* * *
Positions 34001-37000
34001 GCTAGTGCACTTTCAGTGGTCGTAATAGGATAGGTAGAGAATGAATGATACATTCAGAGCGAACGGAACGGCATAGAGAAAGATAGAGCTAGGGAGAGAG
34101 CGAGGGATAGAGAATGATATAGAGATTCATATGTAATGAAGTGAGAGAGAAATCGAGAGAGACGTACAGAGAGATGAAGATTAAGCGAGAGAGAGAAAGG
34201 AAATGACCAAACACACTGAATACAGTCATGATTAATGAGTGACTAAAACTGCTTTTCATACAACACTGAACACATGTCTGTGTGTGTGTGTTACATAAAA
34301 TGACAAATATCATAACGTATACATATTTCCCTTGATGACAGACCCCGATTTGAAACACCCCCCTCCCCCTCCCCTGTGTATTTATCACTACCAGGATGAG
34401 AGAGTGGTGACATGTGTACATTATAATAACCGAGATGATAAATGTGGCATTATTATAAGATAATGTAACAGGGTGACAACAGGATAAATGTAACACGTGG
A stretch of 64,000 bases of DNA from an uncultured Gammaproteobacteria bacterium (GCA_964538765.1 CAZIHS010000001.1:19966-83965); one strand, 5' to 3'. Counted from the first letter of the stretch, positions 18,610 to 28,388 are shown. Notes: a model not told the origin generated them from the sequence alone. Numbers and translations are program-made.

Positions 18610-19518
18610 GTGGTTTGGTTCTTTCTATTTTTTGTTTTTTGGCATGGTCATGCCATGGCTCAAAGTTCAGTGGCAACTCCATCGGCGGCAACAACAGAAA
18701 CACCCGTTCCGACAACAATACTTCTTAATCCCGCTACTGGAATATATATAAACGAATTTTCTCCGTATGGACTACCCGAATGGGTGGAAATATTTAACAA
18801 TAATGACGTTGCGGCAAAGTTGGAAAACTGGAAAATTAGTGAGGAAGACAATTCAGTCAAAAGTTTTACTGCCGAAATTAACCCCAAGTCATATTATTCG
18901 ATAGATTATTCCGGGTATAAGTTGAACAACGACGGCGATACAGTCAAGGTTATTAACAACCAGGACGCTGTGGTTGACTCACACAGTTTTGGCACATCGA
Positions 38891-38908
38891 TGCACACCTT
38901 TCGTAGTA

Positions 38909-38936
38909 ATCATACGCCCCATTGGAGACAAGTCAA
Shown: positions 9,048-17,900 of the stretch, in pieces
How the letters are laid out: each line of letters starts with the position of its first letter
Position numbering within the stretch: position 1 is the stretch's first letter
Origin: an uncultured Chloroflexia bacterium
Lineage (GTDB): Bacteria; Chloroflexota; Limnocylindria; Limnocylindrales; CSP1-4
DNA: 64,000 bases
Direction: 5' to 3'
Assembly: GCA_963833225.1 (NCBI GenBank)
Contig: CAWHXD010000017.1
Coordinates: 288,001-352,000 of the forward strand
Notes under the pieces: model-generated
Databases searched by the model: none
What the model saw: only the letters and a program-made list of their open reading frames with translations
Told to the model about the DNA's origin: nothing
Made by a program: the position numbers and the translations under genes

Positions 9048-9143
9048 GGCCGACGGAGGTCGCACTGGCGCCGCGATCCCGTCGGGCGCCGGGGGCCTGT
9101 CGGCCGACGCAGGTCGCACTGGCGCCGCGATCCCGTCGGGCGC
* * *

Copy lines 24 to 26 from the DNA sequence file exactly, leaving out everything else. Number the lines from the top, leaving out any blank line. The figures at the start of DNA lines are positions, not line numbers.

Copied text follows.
Direction: 5' to 3'
Assembly: GCA_963833225.1 (NCBI GenBank)
Contig: CAWHXD010000017.1